Somalis fleeing drought for war-ravaged capital
Hit by the worst drought in 60 years, tens of thousands of people are leaving the rural areas of central and southern Somalia for the war-ravaged capital, Mogadishu, where last week the UN's World Food Programme (WFP) started an airlift operation to deliver food to 20 feeding centres.
Despite continuing fighting, with troops of the Transitional Federal Government (TFG) and African Union-led forces battling the Islamic militants of al-Shabaab, more and more people are coming into the city, hoping to find relief from a drought that is affecting 11 million in Somalia.
The UN declared a famine in two southern regions of Somalia on July 20, but Abdirahman Omar Osman, the government's spokesperson, said the emergency is even more serious.
Every day about 3,000 people arrive in Ifo, Dagahaley and Hagadera, the three camps at Dadaab in Kenya, which now have more than 380,000 refugees.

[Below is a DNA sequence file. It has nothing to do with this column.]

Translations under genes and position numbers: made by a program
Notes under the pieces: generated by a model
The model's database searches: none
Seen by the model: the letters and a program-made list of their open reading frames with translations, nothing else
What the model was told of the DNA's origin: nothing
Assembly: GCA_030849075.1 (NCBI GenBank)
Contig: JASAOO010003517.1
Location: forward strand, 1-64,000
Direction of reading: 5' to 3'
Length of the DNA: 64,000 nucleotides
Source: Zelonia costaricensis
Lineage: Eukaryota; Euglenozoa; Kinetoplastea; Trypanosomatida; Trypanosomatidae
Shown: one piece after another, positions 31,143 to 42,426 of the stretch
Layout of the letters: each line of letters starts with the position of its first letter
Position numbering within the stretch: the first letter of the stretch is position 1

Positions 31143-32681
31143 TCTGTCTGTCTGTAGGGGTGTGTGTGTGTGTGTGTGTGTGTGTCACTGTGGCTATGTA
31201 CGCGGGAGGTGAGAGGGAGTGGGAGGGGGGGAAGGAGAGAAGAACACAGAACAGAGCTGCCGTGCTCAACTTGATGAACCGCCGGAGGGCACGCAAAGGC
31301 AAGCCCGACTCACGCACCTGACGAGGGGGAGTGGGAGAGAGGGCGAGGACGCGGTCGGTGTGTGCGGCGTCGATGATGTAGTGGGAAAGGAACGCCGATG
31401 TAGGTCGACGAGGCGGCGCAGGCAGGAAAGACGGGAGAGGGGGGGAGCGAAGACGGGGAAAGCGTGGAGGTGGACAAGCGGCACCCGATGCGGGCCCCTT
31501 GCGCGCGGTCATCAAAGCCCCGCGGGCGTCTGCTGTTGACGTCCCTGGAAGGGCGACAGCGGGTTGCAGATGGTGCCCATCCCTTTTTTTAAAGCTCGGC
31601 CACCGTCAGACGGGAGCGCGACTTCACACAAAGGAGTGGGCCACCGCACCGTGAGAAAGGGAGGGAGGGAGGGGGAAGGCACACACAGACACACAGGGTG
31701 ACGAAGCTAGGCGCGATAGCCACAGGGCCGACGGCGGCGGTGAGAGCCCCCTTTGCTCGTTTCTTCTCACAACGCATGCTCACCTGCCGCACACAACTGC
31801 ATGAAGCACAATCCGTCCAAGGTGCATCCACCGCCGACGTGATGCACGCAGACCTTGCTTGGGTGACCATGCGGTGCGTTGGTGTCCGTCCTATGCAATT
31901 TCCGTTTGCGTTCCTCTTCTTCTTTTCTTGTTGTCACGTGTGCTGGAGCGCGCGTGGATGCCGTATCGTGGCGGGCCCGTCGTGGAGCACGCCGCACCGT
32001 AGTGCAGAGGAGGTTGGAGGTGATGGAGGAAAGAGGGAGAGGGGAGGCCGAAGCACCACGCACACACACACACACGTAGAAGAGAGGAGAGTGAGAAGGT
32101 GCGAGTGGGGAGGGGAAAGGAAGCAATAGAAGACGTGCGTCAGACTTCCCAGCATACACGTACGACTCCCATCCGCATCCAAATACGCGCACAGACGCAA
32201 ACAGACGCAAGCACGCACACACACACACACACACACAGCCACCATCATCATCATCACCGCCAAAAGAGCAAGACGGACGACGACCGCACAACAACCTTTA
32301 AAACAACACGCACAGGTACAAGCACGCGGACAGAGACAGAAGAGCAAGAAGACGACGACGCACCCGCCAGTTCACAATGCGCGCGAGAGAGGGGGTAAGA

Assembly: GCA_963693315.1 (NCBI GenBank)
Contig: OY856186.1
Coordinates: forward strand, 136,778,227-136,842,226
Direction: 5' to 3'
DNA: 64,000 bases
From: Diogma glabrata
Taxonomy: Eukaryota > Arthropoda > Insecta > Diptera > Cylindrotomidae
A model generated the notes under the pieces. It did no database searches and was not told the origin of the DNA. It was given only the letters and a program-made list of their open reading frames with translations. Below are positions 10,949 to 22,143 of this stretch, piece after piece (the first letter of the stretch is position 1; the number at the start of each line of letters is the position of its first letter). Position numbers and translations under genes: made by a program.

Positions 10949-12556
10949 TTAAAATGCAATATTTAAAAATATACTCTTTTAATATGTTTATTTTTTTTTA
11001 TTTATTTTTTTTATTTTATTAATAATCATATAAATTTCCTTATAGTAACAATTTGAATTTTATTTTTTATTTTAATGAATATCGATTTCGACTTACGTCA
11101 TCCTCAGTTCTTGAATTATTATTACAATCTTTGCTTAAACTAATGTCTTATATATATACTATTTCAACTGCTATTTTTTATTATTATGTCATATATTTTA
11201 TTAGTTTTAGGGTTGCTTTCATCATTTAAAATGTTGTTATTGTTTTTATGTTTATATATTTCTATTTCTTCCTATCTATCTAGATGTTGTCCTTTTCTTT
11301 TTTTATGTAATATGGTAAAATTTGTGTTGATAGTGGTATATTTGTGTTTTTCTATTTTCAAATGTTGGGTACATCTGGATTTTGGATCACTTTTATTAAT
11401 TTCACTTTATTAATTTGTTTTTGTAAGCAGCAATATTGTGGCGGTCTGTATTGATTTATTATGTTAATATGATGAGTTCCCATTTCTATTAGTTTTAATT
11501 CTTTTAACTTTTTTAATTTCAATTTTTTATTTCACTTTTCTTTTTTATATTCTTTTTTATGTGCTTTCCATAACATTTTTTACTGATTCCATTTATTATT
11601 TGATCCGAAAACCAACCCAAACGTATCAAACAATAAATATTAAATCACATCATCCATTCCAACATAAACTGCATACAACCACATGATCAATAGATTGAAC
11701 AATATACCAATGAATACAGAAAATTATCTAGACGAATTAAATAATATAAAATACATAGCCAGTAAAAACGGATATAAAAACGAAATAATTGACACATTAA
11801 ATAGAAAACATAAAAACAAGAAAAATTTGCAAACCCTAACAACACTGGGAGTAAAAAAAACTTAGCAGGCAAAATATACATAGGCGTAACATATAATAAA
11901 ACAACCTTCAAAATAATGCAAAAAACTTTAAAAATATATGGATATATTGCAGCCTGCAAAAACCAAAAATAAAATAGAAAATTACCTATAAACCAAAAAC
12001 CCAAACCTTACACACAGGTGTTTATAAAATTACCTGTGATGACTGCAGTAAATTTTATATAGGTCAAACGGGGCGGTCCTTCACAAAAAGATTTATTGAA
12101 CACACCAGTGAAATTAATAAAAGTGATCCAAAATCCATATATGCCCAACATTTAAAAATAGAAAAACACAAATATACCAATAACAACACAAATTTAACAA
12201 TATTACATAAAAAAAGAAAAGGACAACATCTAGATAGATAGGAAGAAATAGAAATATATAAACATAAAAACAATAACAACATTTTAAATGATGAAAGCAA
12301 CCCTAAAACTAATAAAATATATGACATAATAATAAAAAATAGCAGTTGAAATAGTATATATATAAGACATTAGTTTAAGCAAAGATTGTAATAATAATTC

The US president Barack Obama has said the emergency has not had the attention it deserved. Speaking during a meeting with the presidents of Benin, Guinea, Ivory Coast and Niger on Friday last, Mr Obama asked Africa to play a bigger role in assisting.
The UN's Office for the Co-ordination of Humanitarian Affairs has predicted that famine will spread to all of southern Somalia, parts of which are controlled by al-Shabaab, which banned foreign aid in 2009. Al-Shabaab has allowed some food in but so far no regular supplies have reached the areas.